3. The trial court found that the plaintiff's father was the partner of the firm, and the plaintiff was a divided son before the year of assessment which related to the period from 1955-57. He further found that the plaintiff expressed his intention to retire from the joint family firm as early as 1954 and even though the accounts of the firm were settled in 1957, the plaintiff must be construed to have retired with effect from 1954, and as such the plaintiff's father was not a partner of the firm during the period to which the assessment relates, and hence the plaintiff is not liable to pay the tax. Alternatively, he held that even if it be granted that the plaintiff's father was a partner during the period of assessment, and was liable to pay the tax in question, the plaintiff can avoid the liability inasmuch as he was separated from his father long before, and specially when other partners are alive possessing their own properties.
4. The learned lower appellate court disagreeing with the trial court held that the plaintiff's father was liable for the sales-tax dues till 10-4-57. Further disagreeing with the trial court he came to the conclusion that even though the plaintiff was divided from his father, he was bound under the pious obligation to discharge the dues outstanding against his father. The lower appellate court also disagreed with the other conclusion of the trial court and held that there was no bar under the provisions at Section 19(3) of the Sales-tax Act to proceed against the plaintiff without proceeding against the other partners of the firm, in the first instance. On these findings, he reversed the trial court's decision and decreed the suit.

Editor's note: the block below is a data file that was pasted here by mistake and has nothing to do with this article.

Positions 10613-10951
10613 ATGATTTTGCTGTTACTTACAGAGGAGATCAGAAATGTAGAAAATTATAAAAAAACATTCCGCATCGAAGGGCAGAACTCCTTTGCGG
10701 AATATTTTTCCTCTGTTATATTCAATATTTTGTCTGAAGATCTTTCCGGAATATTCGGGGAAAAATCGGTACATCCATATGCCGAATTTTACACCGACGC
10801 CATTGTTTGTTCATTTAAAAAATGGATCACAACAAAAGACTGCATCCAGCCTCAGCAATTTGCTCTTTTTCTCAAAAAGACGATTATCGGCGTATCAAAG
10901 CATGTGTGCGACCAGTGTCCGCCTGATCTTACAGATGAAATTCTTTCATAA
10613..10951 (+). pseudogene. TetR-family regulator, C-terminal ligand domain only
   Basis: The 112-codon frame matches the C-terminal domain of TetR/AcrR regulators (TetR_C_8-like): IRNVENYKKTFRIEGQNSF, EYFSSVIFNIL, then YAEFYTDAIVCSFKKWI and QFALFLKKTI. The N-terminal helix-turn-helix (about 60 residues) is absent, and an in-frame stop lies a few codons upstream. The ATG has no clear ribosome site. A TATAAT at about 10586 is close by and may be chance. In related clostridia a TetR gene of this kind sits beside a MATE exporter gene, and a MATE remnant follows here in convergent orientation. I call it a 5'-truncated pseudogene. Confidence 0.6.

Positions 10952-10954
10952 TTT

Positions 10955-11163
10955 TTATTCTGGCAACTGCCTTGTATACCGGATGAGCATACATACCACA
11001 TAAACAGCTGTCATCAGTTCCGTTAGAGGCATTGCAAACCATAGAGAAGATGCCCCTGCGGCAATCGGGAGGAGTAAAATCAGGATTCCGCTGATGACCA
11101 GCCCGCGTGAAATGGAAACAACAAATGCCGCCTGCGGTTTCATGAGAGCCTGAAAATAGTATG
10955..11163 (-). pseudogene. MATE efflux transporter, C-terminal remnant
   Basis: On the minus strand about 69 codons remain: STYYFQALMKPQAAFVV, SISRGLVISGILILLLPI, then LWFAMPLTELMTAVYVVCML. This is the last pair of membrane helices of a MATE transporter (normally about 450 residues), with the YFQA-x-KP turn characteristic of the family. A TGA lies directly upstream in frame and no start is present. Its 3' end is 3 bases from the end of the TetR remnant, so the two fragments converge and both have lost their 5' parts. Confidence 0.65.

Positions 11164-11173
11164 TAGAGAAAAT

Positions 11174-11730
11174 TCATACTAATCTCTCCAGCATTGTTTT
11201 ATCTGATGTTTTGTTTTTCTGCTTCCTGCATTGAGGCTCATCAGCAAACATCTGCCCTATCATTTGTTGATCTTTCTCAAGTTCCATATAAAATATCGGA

5. The only ground urged is that the plaintiff being a divided son will not be liable for the debts incurred by his father after such separation. In the instant case, the concurrent findings are:
(a) the plaintiff, his brother and father were separate with their properties, divided by metes and bounds, since 1951; and
(b) that the business of the plaintiff's father, as a partner of the firm which was assessable to sales-tax, relates to a period from 1955-57, much subsequent to the said partition. The sales-tax dues art thus a debt of the plaintiff's father which had been contracted after the partition. The alternative case of the defendants, that despite the partition of the year 1951, there were some joint family properties which have come to the plaintiff thereby making the latter liable to pay the debt of his father, has been negatived by both the courts below.